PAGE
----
Real Madrid players celebrate scoring against Osasuna. / EP

No love for de facto champions

Despite virtually winning the league and making it to a European semi-final, some still doubt Real Madrid

Rob Palmer
ROB PALMER

It's only the mathematicians who refuse to acknowledge Real Madrid as the champions of Spain... Yet does the football world really acknowledge this as one of the legendary teams?

I heard a British pundit say that they are top of a poor league, after they'd beaten Chelsea in the same week that Villarreal, 7th in La Liga, saw off Bayern Munich.

Even in Spain, they're not getting complete credit. Opinions are affected by Barcelona's hammering in El Clásico. It's crazy to believe that some media were doubting Ancelotti's future at the club.

The Italian inherited an unbalanced squad of players. Most were then over 30, there was no emerging young talent and no budget to improve the team. He needed to handle players with huge reputations who had been left in limbo.

His answer was to give Bale, Isco and Hazard game time in the early weeks as he made his own assessment, but came to the same conclusion as previous managers: they'd lost their edge.

The club's biggest loss was the loveable Sergio Ramos, who'd been at the heart of all success for over a decade and left a huge hole at the club. The fact that he's never mentioned is a testament to Ancelotti's work. Alaba and Militão are regarded as one of the best centre-back pairings in the world alongside goalkeeper Courtois.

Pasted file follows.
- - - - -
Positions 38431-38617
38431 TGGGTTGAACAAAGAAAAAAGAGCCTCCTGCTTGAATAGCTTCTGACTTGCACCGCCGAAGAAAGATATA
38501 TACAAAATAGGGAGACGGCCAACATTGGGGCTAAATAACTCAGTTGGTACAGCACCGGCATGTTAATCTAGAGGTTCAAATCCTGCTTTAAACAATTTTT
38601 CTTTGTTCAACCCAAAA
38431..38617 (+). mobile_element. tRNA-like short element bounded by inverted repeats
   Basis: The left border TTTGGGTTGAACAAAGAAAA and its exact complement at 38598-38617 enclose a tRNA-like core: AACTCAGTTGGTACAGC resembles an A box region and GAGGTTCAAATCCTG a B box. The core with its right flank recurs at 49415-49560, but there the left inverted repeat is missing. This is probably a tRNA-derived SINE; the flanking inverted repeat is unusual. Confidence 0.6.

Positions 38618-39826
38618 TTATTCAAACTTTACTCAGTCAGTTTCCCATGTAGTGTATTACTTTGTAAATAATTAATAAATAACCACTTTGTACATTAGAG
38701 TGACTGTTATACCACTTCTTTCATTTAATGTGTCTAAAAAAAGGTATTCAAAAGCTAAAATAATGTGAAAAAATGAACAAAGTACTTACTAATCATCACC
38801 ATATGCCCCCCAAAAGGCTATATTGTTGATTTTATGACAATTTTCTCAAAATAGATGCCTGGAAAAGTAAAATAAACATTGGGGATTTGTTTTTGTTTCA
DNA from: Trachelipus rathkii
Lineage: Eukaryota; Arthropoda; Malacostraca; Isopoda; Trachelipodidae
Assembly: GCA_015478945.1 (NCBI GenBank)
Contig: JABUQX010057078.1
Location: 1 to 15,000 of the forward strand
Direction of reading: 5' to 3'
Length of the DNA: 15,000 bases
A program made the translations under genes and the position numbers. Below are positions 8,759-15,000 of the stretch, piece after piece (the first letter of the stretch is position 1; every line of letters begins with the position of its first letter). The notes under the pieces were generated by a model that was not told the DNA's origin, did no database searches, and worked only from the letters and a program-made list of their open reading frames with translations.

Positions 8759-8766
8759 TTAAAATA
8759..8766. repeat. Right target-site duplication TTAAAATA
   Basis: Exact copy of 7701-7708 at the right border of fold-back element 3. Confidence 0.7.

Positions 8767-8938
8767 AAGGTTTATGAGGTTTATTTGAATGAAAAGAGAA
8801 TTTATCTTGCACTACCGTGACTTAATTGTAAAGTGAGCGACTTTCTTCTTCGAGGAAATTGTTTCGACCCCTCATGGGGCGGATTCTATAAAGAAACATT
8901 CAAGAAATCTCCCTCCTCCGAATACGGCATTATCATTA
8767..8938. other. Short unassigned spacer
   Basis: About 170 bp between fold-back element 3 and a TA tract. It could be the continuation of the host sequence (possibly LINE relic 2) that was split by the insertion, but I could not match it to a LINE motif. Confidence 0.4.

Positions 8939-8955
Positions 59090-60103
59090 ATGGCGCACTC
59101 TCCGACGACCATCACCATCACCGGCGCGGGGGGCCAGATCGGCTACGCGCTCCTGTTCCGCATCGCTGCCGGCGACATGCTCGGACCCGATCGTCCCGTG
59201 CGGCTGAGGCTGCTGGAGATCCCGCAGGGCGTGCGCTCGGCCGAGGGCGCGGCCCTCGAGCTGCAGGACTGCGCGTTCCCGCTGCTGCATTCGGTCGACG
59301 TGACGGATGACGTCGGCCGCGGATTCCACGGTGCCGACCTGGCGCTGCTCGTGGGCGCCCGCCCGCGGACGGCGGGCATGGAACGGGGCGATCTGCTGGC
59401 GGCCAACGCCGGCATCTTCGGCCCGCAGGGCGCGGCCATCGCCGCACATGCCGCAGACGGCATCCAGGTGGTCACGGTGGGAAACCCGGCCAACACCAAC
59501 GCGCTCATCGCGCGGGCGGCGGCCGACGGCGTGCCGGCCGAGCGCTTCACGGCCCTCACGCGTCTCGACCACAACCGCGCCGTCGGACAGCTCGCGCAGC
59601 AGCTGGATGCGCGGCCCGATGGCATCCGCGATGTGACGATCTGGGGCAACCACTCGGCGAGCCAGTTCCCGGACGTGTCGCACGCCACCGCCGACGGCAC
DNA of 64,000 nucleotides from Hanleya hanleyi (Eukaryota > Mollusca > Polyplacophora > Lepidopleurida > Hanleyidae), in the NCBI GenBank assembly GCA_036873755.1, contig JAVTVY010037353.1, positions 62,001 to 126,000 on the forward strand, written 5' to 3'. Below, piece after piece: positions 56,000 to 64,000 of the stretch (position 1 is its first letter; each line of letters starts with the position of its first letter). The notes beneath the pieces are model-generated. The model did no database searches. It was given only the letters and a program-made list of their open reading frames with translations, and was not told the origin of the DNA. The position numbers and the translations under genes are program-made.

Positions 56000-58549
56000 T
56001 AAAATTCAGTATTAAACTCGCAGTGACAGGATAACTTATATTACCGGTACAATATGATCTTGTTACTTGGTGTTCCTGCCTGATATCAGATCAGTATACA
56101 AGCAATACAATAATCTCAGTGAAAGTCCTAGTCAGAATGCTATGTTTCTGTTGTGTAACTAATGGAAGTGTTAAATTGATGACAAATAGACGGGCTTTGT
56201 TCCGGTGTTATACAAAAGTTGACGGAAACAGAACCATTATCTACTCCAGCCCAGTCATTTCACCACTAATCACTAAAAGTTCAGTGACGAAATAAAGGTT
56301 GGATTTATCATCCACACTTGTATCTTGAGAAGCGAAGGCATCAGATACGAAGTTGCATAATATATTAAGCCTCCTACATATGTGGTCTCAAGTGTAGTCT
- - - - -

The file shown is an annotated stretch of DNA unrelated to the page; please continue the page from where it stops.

The Italian worked on getting his defence tight. But Mendy is often injured, Carvajal is less reliable than usual and Marcelo needs to be used sparingly.

Modrić, Casemiro and Kroos have a combined age of 98 and aren't expected to last 90 minutes. However, they should go down with Xavi-Iniesta-Busquets as one of the best-ever midfield trios.

The star of the side is another veteran: Benzema. He's the stand-out candidate for the Ballon d'Or. Given the side's average age, they should wilt in games rather than peak in the final minutes as they have done on so many occasions this season.

The mark of champions is succeeding when there's adversity. This week, Ancelotti's squad against Osasuna was an odd mix. Yet again they dug deep, even after missing two penalties. Asensio and Lucas Vázquez emerged from the shadows to score and Nacho proved to be the ultimate team player.

It was a contrast to Manchester City and Barcelona, who both lost in the past week when they needed to alter their strongest team.

Ancelotti is on the brink of finally claiming the Spanish title to go with those from Italy, England, France and Germany. The next target is winning the Champions League for an unprecedented fourth time as a coach.

Hopefully, he will finally be recognised as one of the greatest managers of all time and they'll stop asking for his head.